Got this from Wikipedia.
I think it’s interesting to look at this graph in terms of migration and colonization. Northwestern Europe is VERY lactose-tolerant, and most white Americans are descended from NWE stock, so there’s plenty of lactose-tolerance here (with African-descended and Native Americans the exception). Likewise with the lactose-tolerant whites in Australia (from NWE), and the lactose-intolerant Aboriginal Australians.
Then you have that belt of southern France, Italy, and the Greek peninsula where lactose tolerance drops; continuing that trend westward, it would make sense that Spain and Portugal would have low tolerance as well. Portugal and Spain had a strong influence in the European infiltration of South America, and as the indigenous South Americans have little lactose-tolerance (much like their North American counterparts) you still have an overall low incidence of it in South America today.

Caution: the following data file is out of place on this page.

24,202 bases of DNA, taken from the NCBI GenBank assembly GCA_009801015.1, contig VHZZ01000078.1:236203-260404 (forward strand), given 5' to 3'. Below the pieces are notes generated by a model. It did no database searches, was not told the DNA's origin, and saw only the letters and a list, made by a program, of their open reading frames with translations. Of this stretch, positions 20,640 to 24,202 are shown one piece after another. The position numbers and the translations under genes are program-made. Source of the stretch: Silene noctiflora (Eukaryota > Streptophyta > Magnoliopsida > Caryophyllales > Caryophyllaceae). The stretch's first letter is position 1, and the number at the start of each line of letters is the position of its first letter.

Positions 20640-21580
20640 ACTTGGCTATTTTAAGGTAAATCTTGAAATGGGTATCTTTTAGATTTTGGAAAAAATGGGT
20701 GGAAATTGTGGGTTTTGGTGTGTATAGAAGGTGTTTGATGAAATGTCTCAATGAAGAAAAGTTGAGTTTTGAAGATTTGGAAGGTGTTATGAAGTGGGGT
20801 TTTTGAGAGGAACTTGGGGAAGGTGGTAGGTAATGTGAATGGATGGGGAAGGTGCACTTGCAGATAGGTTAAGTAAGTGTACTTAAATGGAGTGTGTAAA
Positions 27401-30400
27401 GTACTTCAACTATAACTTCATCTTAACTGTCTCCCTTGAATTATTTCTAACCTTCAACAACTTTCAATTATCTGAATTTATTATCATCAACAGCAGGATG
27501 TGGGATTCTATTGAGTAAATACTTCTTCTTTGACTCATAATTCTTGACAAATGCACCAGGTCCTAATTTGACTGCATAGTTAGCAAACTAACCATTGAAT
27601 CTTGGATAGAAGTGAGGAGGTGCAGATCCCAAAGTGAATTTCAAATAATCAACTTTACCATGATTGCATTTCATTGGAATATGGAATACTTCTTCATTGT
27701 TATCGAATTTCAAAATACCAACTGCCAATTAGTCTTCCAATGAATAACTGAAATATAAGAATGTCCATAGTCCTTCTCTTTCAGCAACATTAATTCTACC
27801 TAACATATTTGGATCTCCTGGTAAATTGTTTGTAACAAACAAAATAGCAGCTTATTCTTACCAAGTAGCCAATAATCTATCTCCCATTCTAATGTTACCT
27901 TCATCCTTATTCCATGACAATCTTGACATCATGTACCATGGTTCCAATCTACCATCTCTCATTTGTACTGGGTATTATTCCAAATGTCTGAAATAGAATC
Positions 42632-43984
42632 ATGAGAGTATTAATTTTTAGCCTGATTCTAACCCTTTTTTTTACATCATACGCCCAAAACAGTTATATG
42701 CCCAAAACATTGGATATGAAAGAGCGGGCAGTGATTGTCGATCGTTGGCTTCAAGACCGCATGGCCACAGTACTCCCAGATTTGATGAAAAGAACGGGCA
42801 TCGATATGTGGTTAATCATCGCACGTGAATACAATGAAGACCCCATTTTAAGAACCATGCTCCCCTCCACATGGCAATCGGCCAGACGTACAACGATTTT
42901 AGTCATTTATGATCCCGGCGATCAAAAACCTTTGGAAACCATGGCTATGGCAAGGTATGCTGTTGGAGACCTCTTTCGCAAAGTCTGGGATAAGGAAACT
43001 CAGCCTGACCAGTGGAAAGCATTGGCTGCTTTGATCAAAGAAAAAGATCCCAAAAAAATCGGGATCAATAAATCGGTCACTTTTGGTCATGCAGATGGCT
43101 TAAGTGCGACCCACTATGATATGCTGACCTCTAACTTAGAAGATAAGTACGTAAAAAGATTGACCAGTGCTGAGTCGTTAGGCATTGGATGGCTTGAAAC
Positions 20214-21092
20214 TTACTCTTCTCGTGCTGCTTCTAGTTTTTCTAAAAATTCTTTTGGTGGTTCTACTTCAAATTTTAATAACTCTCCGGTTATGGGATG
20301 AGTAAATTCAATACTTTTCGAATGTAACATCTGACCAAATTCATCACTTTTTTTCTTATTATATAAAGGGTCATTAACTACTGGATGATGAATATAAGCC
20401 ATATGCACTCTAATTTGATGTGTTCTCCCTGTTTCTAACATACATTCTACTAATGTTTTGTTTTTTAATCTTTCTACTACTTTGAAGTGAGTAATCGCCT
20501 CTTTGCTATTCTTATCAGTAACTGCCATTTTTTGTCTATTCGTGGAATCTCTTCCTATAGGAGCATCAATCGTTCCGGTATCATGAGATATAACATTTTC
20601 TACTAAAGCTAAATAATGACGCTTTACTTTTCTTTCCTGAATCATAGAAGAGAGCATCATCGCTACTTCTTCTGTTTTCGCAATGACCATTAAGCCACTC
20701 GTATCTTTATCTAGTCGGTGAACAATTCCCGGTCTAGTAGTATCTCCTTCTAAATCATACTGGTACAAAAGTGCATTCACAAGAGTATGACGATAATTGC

And in Asia, where lactose-tolerance is VERY low, you have a gray zone (no data) in Mongolia, but considering that the Mongolian diet is rich in yak milk, yak butter, and so on, I suspect their lactose-tolerance is fairly high. Then you have India, where there is a spike in lactose-tolerance, perhaps because of the reliance on milk, which is the basis of the Hindu reverence for cows?
I’m curious about the sharp divide between the southern African countries and the central ones. Ancient tribal lineage? Herding culture vs. non-herding? Effects of the US-colonial-era slave trade and mixing with westerners?